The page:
Connective tissue is the most abundant type of tissue in the body. It serves to connect and support other tissues and also has regulatory and immunologic functions. Connective tissue consists of cells, mainly fibroblasts, and an extracellular matrix (ECM). The specific composition of the ECM determines the biochemical properties of the connective tissue. There are many different types of connective tissue, with loose and dense connective tissue being the most common.
Disorders of connective tissue are discussed in detail in thelearning card.
Connective tissue consists of specialized cells that are embedded in the extracellular matrix (ECM). Connective tissue is classified as loose or dense connective tissue depending on the ratio and structure of its components.
Fibroblasts (the most common cell type in connective tissue)
- Origin: derived from
- Function: synthesis and organization of the ECM
- Histological features: spindle-shaped cells arranged in a branching pattern
- Fibrocytes: fibroblast with low metabolic activity
- Myofibroblasts: contractile hybrid cells with features of both fibroblasts and smooth muscle cells
Transient immune cells
The extracellular matrix (ECM) is composed of various macromolecules arranged in a three-dimensional structure. Its specific composition determines the biochemical properties of the connective tissue.
Collagen molecules are the basis of collagen fibers and reticular fibers. They account for the majority of proteins in the ECM, which makes them the most abundant proteins in the human body. Elastic fibers are composed of elastin molecules and can be found together with collagen fibers in tissues that require elasticity in addition to tensile strength, e.g., the lung.
|Collagen fibers||Reticular fibers||Elastic fibers|
|Main molecule|| || || |
|Characteristics|| || || |
|Occurrence|| || |
|Associated proteins|| || || |
- Definition: : a family of glycoproteins synthesized by fibroblasts and secreted (as triple-stranded procollagen) into the extracellular space. Collagen is the most ubiquitous protein in humans.
- Structure: a collagen molecule is a protein with a repeating amino acid sequence (Gly-X-Y)n
- Types: Out of about 42 genes coding for collagen chains, about 28 types of collagen triple helices can be assembled. Some collagen types form fibrils, e.g., collagen types I, II, III, V, and XI, while others do not, e.g., collagen types IV, VIII, and X.
- Degradation: enzymatic via specific collagenases
- Synthesis: Collagens are synthesized at the rough ER (rER).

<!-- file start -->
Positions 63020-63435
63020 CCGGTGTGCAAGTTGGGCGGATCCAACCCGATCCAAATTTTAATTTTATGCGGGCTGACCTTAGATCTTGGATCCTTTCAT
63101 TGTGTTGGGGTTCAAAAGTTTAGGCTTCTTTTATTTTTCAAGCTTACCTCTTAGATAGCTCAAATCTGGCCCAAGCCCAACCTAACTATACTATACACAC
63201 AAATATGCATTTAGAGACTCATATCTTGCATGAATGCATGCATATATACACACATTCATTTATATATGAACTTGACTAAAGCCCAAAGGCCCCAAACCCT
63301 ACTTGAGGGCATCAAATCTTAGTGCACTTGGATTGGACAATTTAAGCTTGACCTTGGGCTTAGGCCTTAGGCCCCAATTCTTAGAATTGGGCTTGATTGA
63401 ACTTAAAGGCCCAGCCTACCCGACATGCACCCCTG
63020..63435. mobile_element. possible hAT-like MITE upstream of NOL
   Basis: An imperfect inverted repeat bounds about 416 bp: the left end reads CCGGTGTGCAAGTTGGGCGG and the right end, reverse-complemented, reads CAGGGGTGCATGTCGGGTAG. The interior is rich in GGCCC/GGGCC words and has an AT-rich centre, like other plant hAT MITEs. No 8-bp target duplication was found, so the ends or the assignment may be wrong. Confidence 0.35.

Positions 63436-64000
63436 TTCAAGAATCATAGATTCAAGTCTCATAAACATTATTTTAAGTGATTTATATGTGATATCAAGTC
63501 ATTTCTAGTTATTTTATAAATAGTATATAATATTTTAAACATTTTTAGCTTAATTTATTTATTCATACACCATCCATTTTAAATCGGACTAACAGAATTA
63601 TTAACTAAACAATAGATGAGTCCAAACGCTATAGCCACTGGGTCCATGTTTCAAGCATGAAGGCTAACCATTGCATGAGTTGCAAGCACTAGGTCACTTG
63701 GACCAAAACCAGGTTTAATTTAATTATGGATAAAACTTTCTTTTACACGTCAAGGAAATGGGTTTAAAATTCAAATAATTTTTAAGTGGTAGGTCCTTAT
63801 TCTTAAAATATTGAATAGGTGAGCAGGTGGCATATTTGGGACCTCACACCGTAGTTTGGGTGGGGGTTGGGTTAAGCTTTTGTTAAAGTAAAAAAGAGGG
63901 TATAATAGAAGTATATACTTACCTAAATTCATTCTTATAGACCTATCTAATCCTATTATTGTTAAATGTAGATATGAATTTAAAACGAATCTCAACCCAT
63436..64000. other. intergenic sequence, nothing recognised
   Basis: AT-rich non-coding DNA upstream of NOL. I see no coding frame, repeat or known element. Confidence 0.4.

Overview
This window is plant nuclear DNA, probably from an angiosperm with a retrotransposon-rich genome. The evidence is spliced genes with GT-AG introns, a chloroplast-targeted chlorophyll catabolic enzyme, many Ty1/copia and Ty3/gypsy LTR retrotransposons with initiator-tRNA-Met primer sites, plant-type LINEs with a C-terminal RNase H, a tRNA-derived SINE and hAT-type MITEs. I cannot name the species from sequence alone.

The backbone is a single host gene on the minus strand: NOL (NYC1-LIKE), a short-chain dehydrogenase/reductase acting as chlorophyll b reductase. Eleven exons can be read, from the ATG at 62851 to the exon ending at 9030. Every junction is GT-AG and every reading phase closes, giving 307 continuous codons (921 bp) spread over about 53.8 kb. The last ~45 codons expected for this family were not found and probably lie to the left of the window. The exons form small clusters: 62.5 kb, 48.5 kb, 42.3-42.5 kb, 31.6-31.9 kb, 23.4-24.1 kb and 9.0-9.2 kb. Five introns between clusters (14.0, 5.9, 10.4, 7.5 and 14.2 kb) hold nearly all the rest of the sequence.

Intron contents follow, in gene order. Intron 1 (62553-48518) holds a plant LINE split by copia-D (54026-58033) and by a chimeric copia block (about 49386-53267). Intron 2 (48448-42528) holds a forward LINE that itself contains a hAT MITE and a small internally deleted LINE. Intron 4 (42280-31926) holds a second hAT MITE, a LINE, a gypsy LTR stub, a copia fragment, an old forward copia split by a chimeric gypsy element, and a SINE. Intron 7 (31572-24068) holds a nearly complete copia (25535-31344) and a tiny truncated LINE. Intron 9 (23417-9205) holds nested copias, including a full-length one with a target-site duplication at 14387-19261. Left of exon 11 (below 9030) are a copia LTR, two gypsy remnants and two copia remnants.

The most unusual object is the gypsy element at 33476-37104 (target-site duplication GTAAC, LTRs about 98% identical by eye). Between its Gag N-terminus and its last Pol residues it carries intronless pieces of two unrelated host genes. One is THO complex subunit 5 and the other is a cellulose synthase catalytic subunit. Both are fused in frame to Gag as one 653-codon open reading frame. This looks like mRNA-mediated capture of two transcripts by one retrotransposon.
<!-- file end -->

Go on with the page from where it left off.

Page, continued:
|Collagen types||Tissue distribution||Related conditions|
|Type 1 collagen|| |
|Type 2 collagen|| |
|Type 3 collagen|| |
|Type 4 collagen|
|Type 5 collagen|| || |
Type ONE collagen is in bONE. Type TWO collagen: carTWOlage. Type THREE collagen is deficient in the vascular type of Ehlers-Danlos syndrome (ThreE D). Type FOUR collagen is under the FLOOR (part of basement membrane).
|Stages||Process||Site||Intermediate product (precursors of collagen)|
|1. Translation|| ||IC (rER)||Preprocollagen|
|2. Hydroxylation||IC (rER)||Procollagen (pro-α chain)|
|3. Glycosylation||IC (rER)|
|4. Formation of a triple helix||IC (rER)||Procollagen (triple helix)|
|5. Exocytosis|| ||IC → EC|
|7. Fibrillogenesis (cross-linking)||EC||Collagen fibrils|
|8. Formation of fibers|| ||EC||Collagen fiber (end product)|
|Abbreviations: IC = intracellular; EC = extracellular; ECM = extracellular matrix; rER = rough endoplasmic reticulum|
Impaired triple helix formation during collagen synthesis is the pathophysiological mechanism of .
is caused by defective cleavage of procollagen molecules.
- Definition: elastic protein that is a major component of elastic fibers
- Synthesis: several elastin molecules are cross-linked (polymerization) and form bundles as elastic fibers
- Degradation: enzymatically via elastase (elastase inhibition by )
- Definition: a family of unbranched polysaccharide chains of repeating disaccharide units with multiple negative charges that constitute a large volume fraction of the ECM
Structure: repeating units of
- First sugar = a derivative of uronic acid (e.g., glucuronic acid), second sugar = a hexosamine (e.g., the amino sugar N-acetylglucosamine)
- Four main groups
- Bind H2O in connective tissue due to its negative charges → act as a cushion
- Component of
- Definition: proteins with numerous covalently linked GAG side chains
Glycoproteins of the ECM
- Definition: proteins with short carbohydrate side chains that contribute to the organization of the extracellular matrix by offering specific binding sites for cells and other matrix molecules
- Fibronectin: glycoprotein important for cell-matrix interactions
- Laminin: major component and organizer of the basal lamina (besides type IV collagen)
Proteoglycans are primarily composed of carbohydrates that are attached to the side of a small core protein! In contrast, glycoproteins are mainly composed of a protein that is attached to the side chain of a short carbohydrate!
|Loose connective tissue|| |
|Dense connective tissue|| || |
|Reticular connective tissue|| |
|Elastic ligaments|| || |
|Mucous connective tissue|| |
|Stroma of ovary|| |
- Fibrosis: proliferation of fibroblasts and deposition of collagen in tissues